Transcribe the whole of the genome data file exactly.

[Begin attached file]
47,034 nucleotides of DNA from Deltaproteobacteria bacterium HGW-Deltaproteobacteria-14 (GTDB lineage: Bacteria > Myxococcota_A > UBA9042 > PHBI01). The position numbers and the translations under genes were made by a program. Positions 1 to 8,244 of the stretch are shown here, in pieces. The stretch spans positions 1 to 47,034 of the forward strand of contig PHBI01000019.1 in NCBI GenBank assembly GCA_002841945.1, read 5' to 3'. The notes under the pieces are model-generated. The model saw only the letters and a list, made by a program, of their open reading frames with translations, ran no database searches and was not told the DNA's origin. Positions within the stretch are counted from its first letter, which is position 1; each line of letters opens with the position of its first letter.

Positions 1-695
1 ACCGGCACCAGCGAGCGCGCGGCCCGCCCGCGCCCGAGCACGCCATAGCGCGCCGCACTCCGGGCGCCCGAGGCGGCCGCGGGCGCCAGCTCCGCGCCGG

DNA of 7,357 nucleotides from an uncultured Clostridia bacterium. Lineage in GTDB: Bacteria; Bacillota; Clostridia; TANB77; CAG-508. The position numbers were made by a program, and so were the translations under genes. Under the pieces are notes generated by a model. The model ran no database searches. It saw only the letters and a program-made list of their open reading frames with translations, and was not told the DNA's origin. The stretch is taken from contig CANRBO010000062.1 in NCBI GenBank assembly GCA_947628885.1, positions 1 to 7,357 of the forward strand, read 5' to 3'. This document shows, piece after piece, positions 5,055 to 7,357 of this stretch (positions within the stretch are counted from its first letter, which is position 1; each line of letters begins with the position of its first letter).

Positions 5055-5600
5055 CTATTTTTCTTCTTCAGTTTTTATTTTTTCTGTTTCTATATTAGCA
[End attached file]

47,034 nucleotides of DNA from Deltaproteobacteria bacterium HGW-Deltaproteobacteria-14 (GTDB lineage: Bacteria > Myxococcota_A > UBA9042 > PHBI01). The position numbers and the translations under genes were made by a program. Positions 1 to 8,244 of the stretch are shown here, in pieces. The stretch spans positions 1 to 47,034 of the forward strand of contig PHBI01000019.1 in NCBI GenBank assembly GCA_002841945.1, read 5' to 3'. The notes under the pieces are model-generated. The model saw only the letters and a list, made by a program, of their open reading frames with translations, ran no database searches and was not told the DNA's origin. Positions within the stretch are counted from its first letter, which is position 1; each line of letters opens with the position of its first letter.

Positions 1-695
1 ACCGGCACCAGCGAGCGCGCGGCCCGCCCGCGCCCGAGCACGCCATAGCGCGCCGCACTCCGGGCGCCCGAGGCGGCCGCGGGCGCCAGCTCCGCGCCGG

DNA of 7,357 nucleotides from an uncultured Clostridia bacterium. Lineage in GTDB: Bacteria; Bacillota; Clostridia; TANB77; CAG-508. The position numbers were made by a program, and so were the translations under genes. Under the pieces are notes generated by a model. The model ran no database searches. It saw only the letters and a program-made list of their open reading frames with translations, and was not told the DNA's origin. The stretch is taken from contig CANRBO010000062.1 in NCBI GenBank assembly GCA_947628885.1, positions 1 to 7,357 of the forward strand, read 5' to 3'. This document shows, piece after piece, positions 5,055 to 7,357 of this stretch (positions within the stretch are counted from its first letter, which is position 1; each line of letters begins with the position of its first letter).

Positions 5055-5600
5055 CTATTTTTCTTCTTCAGTTTTTATTTTTTCTGTTTCTATATTAGCA